3. Wages as Research Expenses
The taxpayer’s wages comprised a base salary and bonuses. The bonuses were based on factors that included the company’s growth, overall value, and cash flow. The company did not pay the taxpayer royalties and there was no evidence that his wages were tied to his contribution to research and development.
4. Wages Compared With the Wages of Other CEOs
The IRS expert compared the taxpayer’s salary to compensation paid by similar companies to similar CEOs performing similar services, and concluded that reasonable wages were $1,046,153 for 2004, $1,018,185 for 2005, $1,078,203 for 2006, and $1,131,436 for 2007.
The taxpayer’s expert used six industry compensation databases and included four components in his compensation analysis—a base salary, an annual incentive, a long-term incentive, and royalties on gross revenue. He computed reasonable compensation for the taxpayer to be $11,035,735 for 2004, $111,321,086 for 2005, $12,179,498 for 2006 and $12,814,798 for 2007.
The court said it was not appropriate to include a royalty component in the comparison since royalties are not remuneration for services performed by an employee. (A royalty is generally defined as a payment that fluctuates with a licensee’s usage of a licensor’s intellectual property, such as a payment based on the quantity of patented products sold.)
Without the royalties, the reasonable compensation determined by the taxpayer’s expert was $2,366,090 for 2004, $2,439,174 for 2005, $2,558,098 for 2006, and $2,643,907 for 2007.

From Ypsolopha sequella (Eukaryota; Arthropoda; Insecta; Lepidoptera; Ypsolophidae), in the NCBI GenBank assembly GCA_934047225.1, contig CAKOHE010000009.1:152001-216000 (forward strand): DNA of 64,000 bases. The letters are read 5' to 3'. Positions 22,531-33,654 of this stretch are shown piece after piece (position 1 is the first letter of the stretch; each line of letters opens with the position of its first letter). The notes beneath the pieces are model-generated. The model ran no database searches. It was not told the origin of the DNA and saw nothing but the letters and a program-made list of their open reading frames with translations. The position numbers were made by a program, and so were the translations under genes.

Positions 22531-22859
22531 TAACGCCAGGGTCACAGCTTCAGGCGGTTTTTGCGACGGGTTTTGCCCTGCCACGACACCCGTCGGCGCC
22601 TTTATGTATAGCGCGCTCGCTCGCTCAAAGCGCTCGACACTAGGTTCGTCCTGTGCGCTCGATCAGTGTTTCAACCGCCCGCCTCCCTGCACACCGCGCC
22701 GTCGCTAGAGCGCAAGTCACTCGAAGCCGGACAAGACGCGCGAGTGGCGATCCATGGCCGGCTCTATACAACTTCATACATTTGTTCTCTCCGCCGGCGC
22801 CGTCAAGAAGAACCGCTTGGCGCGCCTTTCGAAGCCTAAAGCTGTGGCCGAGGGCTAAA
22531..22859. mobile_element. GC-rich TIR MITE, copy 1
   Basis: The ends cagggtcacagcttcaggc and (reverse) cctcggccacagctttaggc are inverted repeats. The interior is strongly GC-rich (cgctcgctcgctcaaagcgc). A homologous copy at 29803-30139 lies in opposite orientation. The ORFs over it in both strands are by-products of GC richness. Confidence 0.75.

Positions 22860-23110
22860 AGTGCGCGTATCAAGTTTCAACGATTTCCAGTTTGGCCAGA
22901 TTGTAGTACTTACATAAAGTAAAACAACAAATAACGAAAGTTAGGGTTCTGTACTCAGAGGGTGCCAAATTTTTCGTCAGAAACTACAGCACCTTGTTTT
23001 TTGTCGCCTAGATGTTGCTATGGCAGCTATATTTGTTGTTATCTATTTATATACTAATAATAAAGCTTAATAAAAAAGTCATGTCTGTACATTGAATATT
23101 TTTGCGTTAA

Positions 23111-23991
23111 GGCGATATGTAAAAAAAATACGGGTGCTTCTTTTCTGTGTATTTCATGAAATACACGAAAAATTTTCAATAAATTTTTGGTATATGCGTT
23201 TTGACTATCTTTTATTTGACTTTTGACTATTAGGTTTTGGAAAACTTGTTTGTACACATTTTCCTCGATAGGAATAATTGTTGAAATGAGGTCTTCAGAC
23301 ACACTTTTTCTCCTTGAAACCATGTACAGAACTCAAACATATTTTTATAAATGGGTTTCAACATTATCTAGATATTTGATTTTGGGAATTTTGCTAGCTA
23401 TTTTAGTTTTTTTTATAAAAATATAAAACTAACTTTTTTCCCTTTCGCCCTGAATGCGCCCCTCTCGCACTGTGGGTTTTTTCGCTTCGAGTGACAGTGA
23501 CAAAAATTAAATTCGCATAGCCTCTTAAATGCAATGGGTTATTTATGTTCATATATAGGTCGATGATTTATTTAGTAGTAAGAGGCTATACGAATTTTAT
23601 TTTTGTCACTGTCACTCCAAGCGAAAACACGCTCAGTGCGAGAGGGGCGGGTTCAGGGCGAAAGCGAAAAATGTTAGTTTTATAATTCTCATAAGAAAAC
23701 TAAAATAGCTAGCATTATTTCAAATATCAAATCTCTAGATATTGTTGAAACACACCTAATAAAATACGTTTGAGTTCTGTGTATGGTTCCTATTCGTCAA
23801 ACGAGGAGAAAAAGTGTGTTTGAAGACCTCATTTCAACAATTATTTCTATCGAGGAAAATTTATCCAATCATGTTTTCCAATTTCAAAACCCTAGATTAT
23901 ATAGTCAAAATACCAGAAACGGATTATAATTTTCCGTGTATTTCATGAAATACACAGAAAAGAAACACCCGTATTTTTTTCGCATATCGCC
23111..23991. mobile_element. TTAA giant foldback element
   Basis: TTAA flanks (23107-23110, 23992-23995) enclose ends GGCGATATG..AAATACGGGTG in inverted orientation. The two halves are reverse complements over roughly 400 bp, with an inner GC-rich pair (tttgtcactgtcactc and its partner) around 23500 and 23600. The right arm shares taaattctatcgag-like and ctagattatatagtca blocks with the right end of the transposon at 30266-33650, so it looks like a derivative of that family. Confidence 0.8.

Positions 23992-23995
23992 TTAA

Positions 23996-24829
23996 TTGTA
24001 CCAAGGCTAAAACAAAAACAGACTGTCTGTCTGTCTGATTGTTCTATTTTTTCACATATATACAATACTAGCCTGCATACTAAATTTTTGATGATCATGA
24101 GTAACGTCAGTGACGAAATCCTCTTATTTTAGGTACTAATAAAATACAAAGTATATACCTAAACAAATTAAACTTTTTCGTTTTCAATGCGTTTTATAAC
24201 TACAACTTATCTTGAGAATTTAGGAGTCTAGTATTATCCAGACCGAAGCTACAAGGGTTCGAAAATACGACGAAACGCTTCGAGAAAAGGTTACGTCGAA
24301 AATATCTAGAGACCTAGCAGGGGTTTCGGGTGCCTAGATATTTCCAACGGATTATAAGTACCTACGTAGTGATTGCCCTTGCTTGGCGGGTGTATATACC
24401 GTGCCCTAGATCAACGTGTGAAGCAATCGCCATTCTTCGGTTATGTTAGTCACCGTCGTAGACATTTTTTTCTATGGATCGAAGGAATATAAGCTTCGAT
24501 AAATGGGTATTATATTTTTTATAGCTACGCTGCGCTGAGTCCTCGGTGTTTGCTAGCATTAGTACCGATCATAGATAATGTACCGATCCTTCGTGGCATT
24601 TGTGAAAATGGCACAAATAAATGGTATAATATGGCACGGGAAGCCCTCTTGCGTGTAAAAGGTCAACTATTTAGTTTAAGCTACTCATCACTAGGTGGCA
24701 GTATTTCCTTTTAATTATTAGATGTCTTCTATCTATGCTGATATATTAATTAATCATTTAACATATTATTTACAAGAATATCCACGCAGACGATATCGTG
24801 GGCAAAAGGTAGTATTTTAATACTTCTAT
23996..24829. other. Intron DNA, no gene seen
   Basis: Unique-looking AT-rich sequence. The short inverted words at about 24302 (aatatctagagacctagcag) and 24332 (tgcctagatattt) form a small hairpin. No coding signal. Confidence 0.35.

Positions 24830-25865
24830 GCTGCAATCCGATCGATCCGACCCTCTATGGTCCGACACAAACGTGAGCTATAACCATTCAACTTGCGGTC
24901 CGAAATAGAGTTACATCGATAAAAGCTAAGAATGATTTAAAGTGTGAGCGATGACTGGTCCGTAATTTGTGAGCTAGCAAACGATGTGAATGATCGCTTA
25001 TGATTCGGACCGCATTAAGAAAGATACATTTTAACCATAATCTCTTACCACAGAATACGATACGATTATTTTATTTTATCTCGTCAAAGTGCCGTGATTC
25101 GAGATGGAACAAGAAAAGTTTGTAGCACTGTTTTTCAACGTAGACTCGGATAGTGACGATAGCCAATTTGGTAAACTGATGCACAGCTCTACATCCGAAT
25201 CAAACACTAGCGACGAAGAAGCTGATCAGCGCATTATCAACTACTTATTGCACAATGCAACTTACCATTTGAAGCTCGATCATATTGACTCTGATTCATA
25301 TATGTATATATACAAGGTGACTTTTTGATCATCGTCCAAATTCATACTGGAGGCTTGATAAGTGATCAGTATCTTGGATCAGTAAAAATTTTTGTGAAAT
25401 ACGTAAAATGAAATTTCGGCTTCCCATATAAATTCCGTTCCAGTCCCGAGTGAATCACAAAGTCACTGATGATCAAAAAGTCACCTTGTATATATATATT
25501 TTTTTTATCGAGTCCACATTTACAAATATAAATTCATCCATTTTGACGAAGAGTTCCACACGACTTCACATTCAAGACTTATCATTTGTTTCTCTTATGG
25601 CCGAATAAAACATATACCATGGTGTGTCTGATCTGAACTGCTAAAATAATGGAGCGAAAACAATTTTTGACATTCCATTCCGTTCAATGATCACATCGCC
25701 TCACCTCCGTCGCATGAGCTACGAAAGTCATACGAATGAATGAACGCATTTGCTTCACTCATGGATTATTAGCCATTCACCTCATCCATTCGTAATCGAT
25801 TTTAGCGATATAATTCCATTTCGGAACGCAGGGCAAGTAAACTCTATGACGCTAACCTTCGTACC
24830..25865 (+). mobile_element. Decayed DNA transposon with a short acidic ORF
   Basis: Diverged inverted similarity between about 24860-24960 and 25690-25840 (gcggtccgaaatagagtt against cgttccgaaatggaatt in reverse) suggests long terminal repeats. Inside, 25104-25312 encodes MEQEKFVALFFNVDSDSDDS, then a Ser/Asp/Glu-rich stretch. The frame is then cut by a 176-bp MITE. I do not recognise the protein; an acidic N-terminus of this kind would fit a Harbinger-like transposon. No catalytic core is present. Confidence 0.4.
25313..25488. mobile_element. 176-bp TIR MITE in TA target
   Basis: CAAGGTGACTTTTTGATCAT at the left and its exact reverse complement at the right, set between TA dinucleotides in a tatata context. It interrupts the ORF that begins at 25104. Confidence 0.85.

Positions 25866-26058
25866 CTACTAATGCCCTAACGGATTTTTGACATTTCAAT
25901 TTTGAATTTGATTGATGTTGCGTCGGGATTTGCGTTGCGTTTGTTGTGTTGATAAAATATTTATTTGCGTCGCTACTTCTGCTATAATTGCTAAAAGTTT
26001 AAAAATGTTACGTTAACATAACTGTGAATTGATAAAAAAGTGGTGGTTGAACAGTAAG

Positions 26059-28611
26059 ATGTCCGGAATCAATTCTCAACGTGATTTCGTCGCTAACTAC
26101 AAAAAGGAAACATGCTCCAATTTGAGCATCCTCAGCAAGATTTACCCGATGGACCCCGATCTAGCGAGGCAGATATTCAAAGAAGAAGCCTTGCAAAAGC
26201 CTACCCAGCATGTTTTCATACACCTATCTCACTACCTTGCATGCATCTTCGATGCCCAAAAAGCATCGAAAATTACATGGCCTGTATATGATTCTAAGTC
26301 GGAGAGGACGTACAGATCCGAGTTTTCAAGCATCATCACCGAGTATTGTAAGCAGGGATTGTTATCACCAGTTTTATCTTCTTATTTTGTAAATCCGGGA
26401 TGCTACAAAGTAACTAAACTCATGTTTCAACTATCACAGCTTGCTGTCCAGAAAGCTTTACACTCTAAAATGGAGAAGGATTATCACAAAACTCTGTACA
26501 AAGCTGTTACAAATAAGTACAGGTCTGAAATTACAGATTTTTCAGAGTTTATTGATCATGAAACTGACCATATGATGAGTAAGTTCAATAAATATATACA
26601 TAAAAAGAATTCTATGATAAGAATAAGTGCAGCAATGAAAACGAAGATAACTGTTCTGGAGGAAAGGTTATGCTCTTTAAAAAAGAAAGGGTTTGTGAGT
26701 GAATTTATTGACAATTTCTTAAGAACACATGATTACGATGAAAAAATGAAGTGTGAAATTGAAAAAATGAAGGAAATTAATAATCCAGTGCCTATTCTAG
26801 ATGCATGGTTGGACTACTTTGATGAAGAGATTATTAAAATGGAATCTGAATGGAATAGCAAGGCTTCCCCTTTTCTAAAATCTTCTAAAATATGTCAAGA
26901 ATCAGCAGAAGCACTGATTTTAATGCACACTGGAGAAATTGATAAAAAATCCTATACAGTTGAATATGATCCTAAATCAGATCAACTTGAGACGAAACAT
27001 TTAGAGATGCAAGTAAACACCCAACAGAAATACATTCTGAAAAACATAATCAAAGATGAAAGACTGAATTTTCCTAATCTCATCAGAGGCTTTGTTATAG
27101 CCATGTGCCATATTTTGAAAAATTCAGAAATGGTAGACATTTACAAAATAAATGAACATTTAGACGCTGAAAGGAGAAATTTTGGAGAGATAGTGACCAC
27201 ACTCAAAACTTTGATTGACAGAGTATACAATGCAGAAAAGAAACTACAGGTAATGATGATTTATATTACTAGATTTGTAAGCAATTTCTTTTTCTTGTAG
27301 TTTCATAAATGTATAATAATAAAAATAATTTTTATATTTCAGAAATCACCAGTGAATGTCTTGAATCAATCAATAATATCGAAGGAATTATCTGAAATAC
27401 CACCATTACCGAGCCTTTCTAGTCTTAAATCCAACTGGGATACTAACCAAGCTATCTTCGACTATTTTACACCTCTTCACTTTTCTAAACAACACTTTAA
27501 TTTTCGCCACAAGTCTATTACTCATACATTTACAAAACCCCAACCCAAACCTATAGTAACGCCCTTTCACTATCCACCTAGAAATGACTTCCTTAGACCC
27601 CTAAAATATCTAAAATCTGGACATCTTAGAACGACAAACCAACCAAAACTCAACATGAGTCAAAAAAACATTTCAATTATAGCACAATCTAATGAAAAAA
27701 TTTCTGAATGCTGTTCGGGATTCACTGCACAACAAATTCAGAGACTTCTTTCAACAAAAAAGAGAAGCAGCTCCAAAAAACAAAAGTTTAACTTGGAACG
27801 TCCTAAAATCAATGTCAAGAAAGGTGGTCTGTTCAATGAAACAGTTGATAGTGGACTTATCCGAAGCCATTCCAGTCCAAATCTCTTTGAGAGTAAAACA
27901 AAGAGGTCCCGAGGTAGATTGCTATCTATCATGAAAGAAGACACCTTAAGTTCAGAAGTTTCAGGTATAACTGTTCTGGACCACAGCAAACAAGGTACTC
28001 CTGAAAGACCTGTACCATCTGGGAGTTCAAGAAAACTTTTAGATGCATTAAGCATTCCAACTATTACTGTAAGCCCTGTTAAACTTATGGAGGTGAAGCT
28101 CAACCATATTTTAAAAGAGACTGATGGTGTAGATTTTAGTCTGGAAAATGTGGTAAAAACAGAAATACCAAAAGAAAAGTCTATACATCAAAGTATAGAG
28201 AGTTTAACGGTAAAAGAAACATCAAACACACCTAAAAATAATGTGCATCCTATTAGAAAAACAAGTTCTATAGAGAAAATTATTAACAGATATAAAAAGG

What do you think?
Based on the four factors,
THE COURT’S DECISION
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Note: Taxing Lessons provides a summarized version of sometimes lengthy court decisions. The full case may include facts and issues not presented here. Please use the link provided to read the entire case.
Factor 1. The taxpayer’s part-time work schedule raises doubt as to the reasonableness of his compensation.
Factor 2. The taxpayer’s high compensation relative to the company’s income suggests his compensation was, at least in part, unreasonable.
Factor 3. There is no evidence in the record the taxpayer’s wages were tied to his contribution to research and development at the company. We note, for example, the taxpayer’s wages were significantly higher in 2004 through 2007 than they had been in prior years, notwithstanding the fact that he was not named as an inventor on any new patent applications filed from 2004 to 2007.
Factor 4. We accept the taxpayer’s expert’s computations of base salaries, annual incentives, and long-term incentives as reasonable amounts that someone in the taxpayer’s position would ordinarily be paid for performing activities similar to those he performed.
Editorial Note: This tax court memo contains issues not discussed here, including a discussion of whether the research and development activities constituted “qualified research” for purposes of the credit.
In addition, the court allocated the taxpayer’s salary between time spent performing qualified services and nonqualified services.
Please read the entire case.